In order that information coming from the inner ear be able to be interpreted by the Postural Tonic System, such information has to be compared to the proprioceptive information which allow knowing the head position with respect to the trunk and the trunk's one with respect to the ankles and above all to the information of podalic pressure, which remains the only fixed reference for the whole organism.

As per the eye, the visual inlet, thanks to the retina and to the peripheral vision, allows the postural stability for the anteroposterior motions. On the contrary, for the right-left motions, the central vision becomes predominant. The visual inlet is active when the visual environment is near; if the visual target is far five meters or more, the information coming from the visual receptors become less important and are not to be taken into consideration by the Postural Tonic System.

In order that the Postural Tonic System can utilize the visual information for keeping the equilibrium, it is necessary that such visual information be compared to that coming from the inner ear and by the plantar support.

The eye is not indeed able to discriminate whether the sliding of images onto the retina is due to the eye motion, to the head motion or to the motion of the whole body mass.

For the role of the plantar cutaneous surface, the Inventor has developed the following original observations.

The plantar esteroceptors allow placing the whole body mass in relationship to the environment, thanks to pressure measures at level of the plantar cutaneous surface. The latter represents the constant interface between environment and Postural Tonic System. It is full of receptors and it has a very high sensibility threshold (the baropressor mechanoceptors perceive even the pressures of 0.3 g). They provide information about the oscillations of the whole body mass and then they behave like a “stabilometric platform”. The plantar information is the only one deriving from a fixed receptor, directly in contact with an immobile, but still various, environment, represented by the ground.

Then, in light of these concepts, the adaptation to keeping a biped and ortostatic posture has involved for human beings a huge effort in energy and recruitment of tissues and specific structures, the only aim thereof being overcoming the force of gravity. All functions of the human body, as well as in all organisms equipped with a Central Nervous System, express by activating the reflexed circuits.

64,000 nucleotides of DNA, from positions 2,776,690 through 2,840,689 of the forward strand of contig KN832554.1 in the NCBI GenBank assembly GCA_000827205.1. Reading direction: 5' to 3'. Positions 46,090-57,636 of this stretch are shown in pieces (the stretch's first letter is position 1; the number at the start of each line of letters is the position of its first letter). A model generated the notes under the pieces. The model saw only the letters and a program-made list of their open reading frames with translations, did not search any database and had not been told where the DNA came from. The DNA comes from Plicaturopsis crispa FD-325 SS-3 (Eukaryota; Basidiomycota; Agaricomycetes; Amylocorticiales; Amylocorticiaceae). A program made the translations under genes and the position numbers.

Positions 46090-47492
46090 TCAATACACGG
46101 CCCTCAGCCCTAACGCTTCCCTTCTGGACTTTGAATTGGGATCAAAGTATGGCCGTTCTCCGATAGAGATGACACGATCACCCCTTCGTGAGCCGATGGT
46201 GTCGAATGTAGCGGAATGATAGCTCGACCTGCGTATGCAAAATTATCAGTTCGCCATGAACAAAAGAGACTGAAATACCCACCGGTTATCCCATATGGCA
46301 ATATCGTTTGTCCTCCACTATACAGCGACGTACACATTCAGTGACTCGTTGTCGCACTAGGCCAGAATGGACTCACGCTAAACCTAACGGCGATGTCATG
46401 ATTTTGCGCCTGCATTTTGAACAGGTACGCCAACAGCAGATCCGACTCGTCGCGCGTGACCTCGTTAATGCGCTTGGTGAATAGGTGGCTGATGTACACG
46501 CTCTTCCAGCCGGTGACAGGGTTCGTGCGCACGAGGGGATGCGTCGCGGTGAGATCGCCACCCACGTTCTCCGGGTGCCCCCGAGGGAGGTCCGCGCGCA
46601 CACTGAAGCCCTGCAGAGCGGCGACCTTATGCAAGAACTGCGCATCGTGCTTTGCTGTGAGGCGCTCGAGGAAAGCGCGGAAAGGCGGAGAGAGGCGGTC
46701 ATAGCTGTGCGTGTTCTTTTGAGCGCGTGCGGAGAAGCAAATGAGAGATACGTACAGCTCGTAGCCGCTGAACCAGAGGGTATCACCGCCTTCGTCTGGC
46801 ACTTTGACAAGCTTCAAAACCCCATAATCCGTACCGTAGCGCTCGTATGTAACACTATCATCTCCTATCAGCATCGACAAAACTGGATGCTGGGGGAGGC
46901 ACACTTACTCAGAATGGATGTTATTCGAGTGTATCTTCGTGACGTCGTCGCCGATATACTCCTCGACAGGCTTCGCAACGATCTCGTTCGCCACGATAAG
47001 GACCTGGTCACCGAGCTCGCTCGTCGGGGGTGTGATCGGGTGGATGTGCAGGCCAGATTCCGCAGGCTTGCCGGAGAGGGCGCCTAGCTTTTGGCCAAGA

Under reflexed nervous mechanism each motor or secretory response is meant, independently from the conscience's will or control, determined by excitations arisen in peripheral receptors and propagated to the Central Nervous System along afferent neurons and then sent to the effector organs by means of efferent neurons. Therefore, the term “reflexed” designates not only the forward and back path of the excitations, but also the fixity, automatism and ineluctability of the reflexed responses themselves. The reflex, then, is a response to stimuli of various nature or with different origin, programmed in advance by the organism, in order to evoke an immediate reaction useful to various purposes.

The reflexed activity concept was introduced in physiology by Hales and Whytt (Hales S. Statistical assays: containing haemastaticks. London, UK: Innys, Manby and Woodward, 1733 2. Whytt R: Observations on the Dropsy in the Brain Edinburgh: J. Balfour, 1768), after an experiment carried out onto a beheaded frog. By applying a small piece of paper soaked in acetic acid onto the skin of the abdomen of a beheaded frog, the frog performs with one or both lower and/or upper limbs the motions useful to release it from the irritative stimulus.

Therefore, the hypothesis that a dysfunctional situation able to generate somatic deviations and, in case, also symptoms, could originate exactly from theses reflexed circuits, if altered, is well-founded.